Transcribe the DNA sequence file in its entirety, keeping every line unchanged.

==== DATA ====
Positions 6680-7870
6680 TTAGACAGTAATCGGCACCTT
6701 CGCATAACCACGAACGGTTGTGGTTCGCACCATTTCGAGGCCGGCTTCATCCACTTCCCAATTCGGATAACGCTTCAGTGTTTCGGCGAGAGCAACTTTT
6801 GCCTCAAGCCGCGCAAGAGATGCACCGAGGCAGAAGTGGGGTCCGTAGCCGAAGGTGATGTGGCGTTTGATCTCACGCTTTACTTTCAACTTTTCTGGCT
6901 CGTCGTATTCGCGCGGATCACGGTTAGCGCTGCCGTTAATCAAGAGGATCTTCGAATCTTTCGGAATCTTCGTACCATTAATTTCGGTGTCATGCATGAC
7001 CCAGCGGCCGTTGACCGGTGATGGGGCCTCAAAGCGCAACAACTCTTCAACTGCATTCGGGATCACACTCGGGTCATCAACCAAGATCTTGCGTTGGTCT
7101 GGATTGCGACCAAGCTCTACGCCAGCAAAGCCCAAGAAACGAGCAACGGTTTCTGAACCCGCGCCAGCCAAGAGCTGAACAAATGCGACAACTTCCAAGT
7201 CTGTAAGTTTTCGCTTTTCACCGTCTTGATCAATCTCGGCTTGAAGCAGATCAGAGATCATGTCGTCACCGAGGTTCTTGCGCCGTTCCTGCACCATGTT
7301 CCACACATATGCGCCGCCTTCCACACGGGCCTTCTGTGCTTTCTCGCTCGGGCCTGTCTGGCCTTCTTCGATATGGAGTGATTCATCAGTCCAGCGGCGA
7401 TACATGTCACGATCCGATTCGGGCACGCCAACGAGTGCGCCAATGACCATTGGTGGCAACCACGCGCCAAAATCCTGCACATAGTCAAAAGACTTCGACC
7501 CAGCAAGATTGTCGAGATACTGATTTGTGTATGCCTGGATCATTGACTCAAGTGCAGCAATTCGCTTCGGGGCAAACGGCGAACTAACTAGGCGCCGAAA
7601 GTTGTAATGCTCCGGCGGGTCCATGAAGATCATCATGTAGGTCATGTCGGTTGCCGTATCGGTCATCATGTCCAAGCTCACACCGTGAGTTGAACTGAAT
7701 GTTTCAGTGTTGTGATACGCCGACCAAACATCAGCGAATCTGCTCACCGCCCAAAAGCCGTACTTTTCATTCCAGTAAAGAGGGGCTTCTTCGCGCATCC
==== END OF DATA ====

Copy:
Positions 6680-7870
6680 TTAGACAGTAATCGGCACCTT
6701 CGCATAACCACGAACGGTTGTGGTTCGCACCATTTCGAGGCCGGCTTCATCCACTTCCCAATTCGGATAACGCTTCAGTGTTTCGGCGAGAGCAACTTTT
6801 GCCTCAAGCCGCGCAAGAGATGCACCGAGGCAGAAGTGGGGTCCGTAGCCGAAGGTGATGTGGCGTTTGATCTCACGCTTTACTTTCAACTTTTCTGGCT
6901 CGTCGTATTCGCGCGGATCACGGTTAGCGCTGCCGTTAATCAAGAGGATCTTCGAATCTTTCGGAATCTTCGTACCATTAATTTCGGTGTCATGCATGAC
7001 CCAGCGGCCGTTGACCGGTGATGGGGCCTCAAAGCGCAACAACTCTTCAACTGCATTCGGGATCACACTCGGGTCATCAACCAAGATCTTGCGTTGGTCT
7101 GGATTGCGACCAAGCTCTACGCCAGCAAAGCCCAAGAAACGAGCAACGGTTTCTGAACCCGCGCCAGCCAAGAGCTGAACAAATGCGACAACTTCCAAGT
7201 CTGTAAGTTTTCGCTTTTCACCGTCTTGATCAATCTCGGCTTGAAGCAGATCAGAGATCATGTCGTCACCGAGGTTCTTGCGCCGTTCCTGCACCATGTT
7301 CCACACATATGCGCCGCCTTCCACACGGGCCTTCTGTGCTTTCTCGCTCGGGCCTGTCTGGCCTTCTTCGATATGGAGTGATTCATCAGTCCAGCGGCGA
7401 TACATGTCACGATCCGATTCGGGCACGCCAACGAGTGCGCCAATGACCATTGGTGGCAACCACGCGCCAAAATCCTGCACATAGTCAAAAGACTTCGACC
7501 CAGCAAGATTGTCGAGATACTGATTTGTGTATGCCTGGATCATTGACTCAAGTGCAGCAATTCGCTTCGGGGCAAACGGCGAACTAACTAGGCGCCGAAA
7601 GTTGTAATGCTCCGGCGGGTCCATGAAGATCATCATGTAGGTCATGTCGGTTGCCGTATCGGTCATCATGTCCAAGCTCACACCGTGAGTTGAACTGAAT
7701 GTTTCAGTGTTGTGATACGCCGACCAAACATCAGCGAATCTGCTCACCGCCCAAAAGCCGTACTTTTCATTCCAGTAAAGAGGGGCTTCTTCGCGCATCC